Themes emerged – overlayering ideas of change and scale, from Tide to Historic Inundations. Migration Eels in their hundreds of thousands, birds, Hen Harriers finding their way to Africa, Mesolithic travellers settling on the Highwater mark, the Norwegian Vikings arriving from Ireland in in 1901… but one overriding them – the relationship between the historic necessity of change ( a reed bed should silt up, become a fertile wooded valley, the wetland moving somewhere else on the coast), balanced with the question of the question of conservation, which by definition, means perserving, artificially this environment, in situ. This idea will mature, develop, and seems to be fundamental to my larger project.

Skytower Conversation – RSPB Leighton Moss – Laurenc Rose, PSS, Heather Cowie, John Carter, Edward Cowie. Photo Malene Skaerved 2 6 22

One of the most remarkable things about the conversation, was that it took place in a most wonderful counterpoint with nature. Whilst the excited talk, all ideas and possibilities, was barreling along, the wildlife mounted a spectacular display. Three Bitterns, wrose from the reed beds, and swept to and from over the Moss. I had never seen one of these extraordinary, booming waders before, and had never thought what they would look like in flight. At the same moment, a yellow-headed female Hen Harrier hovered over her nest site, almost directly beneath the observation tower: conversation turned to the feeding/display flights of these birds. I was, embarrassed to admint that I had no idea that these birds were so large, as big as the Red Kites I know so well from the Chalk hills of the south, but more muscular, energetic.

One of the most important aspects of my work with the RSPB has been the mantra ‘It’s not only about birds.’ That will be so important here, and perhaps this contrapuntal feeling, ideas finding their way in and around the screaming chit-chat of acrobatic gulls, the wonder of a droplet of water poised on a bulrush rlflecting the myriad colours of an ever-changing sky, is a model for the music, the art, the writing, the film, which will emerge from the project (large and small). I will return to these themes.

Geology, and botany in action, The Cove, Silverdale, 3 6 22

The next stage of the day of discovery and ideas was Hest Bank, just north of the town of Morecamb, and then The Cove ,  Silverdale. There are many binary aspects to this landscape. Perhaps the most powerful of them, is  – Fresh- or ‘Salt – water’. The wetlands of Leighton Moss are protected from the tides of Morecambe bay by manmade sea defences.

A moment to think. Hest Bank, Morecambe Bay (Photo Malene Skaerved) 3 6 22

Standing on the rocky beach at Silverdale, we wer lookig across the tidal wonder of the bay, and at the highwater mark, there’s a sense of the liminal nature of this littoral environment. Heather Cowie and got down into the mud, and explored  the constant erosion and sedementation, and the spectacular intersect between plantlife – from seaweed, throught to saltwater-tolerant Samphire and Sea Thrift. For both Heather and I, as artists, the sense of horizon is so important. Talking about her paintings the next day, Malene noticed that, however far they evoke landscape there is an evermorphing fascinating with point of view – be it from head height, ground-level or from beneath the water. Heather’s most recent cycle of paintings is particularly associated with this environment, so her sense proved so inspiring, on the ground.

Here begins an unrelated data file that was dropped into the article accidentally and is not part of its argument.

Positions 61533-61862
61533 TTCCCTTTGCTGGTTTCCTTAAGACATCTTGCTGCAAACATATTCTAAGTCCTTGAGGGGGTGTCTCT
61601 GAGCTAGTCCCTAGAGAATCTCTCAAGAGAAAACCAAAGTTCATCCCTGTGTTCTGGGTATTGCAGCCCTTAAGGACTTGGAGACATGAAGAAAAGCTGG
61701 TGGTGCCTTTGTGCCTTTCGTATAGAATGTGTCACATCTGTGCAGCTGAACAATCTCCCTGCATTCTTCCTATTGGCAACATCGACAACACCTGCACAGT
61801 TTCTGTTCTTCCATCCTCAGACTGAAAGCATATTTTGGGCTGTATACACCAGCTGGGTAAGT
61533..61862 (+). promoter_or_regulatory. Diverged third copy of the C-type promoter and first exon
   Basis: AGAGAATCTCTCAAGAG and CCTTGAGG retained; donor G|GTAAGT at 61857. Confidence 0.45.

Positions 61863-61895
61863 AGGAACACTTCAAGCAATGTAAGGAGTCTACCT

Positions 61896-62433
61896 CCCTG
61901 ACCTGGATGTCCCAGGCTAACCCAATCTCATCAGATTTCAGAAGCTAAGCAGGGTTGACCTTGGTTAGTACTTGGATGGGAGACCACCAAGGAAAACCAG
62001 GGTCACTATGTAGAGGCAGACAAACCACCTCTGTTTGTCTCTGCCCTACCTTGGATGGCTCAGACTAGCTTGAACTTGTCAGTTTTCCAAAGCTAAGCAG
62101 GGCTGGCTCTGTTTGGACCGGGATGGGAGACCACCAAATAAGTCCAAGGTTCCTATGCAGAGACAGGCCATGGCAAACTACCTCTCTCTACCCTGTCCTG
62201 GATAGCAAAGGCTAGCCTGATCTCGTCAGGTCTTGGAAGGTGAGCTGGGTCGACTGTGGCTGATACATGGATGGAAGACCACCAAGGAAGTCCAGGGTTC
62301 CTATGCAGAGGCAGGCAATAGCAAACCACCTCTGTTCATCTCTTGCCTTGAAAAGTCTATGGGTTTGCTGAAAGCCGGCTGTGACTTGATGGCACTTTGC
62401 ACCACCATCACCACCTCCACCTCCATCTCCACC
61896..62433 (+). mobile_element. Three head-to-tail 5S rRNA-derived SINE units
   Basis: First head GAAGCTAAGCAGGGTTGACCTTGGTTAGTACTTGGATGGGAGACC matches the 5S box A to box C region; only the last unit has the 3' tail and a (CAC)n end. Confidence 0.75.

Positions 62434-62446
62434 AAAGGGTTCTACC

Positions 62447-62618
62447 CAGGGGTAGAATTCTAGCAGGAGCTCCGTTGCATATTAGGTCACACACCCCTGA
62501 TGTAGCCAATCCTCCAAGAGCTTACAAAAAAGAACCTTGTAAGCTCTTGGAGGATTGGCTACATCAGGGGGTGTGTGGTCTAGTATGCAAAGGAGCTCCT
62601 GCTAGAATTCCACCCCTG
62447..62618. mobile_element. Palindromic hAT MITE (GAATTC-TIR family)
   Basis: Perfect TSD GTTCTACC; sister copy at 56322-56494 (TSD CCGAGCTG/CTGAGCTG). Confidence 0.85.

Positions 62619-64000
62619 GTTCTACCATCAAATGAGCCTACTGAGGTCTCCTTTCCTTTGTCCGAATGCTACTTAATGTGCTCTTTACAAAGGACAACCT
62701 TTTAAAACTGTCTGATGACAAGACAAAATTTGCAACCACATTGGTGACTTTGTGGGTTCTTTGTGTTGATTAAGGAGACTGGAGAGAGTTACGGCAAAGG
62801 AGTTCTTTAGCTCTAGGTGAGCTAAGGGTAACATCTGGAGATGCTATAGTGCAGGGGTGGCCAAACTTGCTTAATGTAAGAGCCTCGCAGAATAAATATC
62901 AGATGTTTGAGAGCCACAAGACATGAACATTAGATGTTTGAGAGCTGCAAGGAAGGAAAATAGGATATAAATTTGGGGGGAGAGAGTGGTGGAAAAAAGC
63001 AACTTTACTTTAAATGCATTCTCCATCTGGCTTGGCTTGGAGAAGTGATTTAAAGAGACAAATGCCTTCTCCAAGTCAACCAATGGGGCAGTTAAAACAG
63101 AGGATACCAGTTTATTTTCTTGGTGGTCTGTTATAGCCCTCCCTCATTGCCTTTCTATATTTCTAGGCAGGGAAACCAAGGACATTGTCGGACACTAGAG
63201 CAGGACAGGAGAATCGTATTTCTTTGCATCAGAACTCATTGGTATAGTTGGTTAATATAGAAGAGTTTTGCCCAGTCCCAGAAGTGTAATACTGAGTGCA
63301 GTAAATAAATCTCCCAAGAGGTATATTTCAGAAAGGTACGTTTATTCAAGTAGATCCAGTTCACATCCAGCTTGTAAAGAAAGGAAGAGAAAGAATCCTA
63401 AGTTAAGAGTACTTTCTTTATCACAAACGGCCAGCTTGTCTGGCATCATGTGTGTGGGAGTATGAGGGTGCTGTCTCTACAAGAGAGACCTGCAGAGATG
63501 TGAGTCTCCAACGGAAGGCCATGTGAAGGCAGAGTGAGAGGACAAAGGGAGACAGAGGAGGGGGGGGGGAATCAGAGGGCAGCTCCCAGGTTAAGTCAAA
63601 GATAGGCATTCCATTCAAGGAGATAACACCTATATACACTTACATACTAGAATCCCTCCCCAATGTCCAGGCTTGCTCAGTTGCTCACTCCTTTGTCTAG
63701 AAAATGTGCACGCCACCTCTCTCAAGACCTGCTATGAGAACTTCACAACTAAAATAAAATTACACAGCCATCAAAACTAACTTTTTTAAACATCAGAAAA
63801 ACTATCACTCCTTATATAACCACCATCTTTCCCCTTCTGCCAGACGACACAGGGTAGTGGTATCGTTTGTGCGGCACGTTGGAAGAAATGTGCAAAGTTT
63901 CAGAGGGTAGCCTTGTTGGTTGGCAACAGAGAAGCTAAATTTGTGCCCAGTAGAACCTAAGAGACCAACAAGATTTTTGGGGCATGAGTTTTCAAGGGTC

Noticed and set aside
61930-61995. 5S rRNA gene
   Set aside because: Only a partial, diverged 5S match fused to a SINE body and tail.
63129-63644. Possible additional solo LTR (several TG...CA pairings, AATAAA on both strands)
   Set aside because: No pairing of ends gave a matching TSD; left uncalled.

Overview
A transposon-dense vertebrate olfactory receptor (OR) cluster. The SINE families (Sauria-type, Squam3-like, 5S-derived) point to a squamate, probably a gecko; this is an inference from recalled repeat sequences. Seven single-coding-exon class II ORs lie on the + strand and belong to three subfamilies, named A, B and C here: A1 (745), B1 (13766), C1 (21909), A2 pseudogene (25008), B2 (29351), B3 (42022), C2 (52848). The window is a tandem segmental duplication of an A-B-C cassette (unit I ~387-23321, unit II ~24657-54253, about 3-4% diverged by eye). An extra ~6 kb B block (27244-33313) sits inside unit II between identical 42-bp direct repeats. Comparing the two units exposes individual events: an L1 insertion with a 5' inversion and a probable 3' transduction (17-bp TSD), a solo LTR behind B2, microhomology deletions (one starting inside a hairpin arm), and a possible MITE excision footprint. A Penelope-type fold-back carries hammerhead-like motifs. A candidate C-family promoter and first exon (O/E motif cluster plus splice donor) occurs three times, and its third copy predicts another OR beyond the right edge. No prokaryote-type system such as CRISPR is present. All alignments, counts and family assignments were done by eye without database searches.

New work by Heather Cowie- much of it inspired by Morecambe Bay 4 6 22

From wetland, to shoreline, to tidal estuary. The last stop to watch and think was at by the River Kent at Arnside. The tide was on the ebb now, and perhaps this was the place that feels most like home. Whilst Malene and I are city dwellers, we live right next to the Thames at its most dramatically tidal. Ebb and flow, the effect of the tide on the our environment, is our everyday, and I suspect, that it will offer another layer of dialogue for this project.

Larger narratives: Clouds and mountains over Patterdale and Ambleside, looking from the bank of the River Kent 3 6 22


Day 3 – Sunday June 5th 2022 Wapping

Today I had to turn my attention to the programme that I will be playing this week on two Amati violins from 1572 and 1529 in Brussels, an an upcoming conversation at the famous Musical Instrument Museum (MIM) in the Belgian capital. The programme ‘The Violin Begins’ stretches from the earliest solo works for the instrument, from the 1580s to 1710, a decade before the great solo works of JS Bach. Here it is:

Giovanni Bassano (ca. 1550-1617)             Ricercata Ottava (Ricercata/Passagi et Cadentie 1585)

Biaggio Marini (1594-1663)                          Sonata per il violin solo semplice & Capriccio per sonare il violino con tre corde à modo di Lira (Pub.1618)

Thomas Baltzar (1630-1663)                        Four Tunings (Scordatura AEac#)

Nicola Matteis (fl. c. 1670 – 1717?)           G Major Prelude (1676)

Heinrich Ignaz Franz Biber (1644-1704)   D Major Rosenkranz-Sonate ‘Auffindung im Tempel’(Scordatura Adad) (ca. 1680)

Le Sieur de Machy (fl. 1655–1700)            Menuet, Courante et Double (Pièces de Violle en Musique et en Tablature) (Publ. 1685)

Anonymous/Klagenfurt MS (ca.1685)      G Minor Suite (Scordatura GDad)

Giuseppe Torelli (1658 – 1709)                   E minor Prelude (Publ. 1700)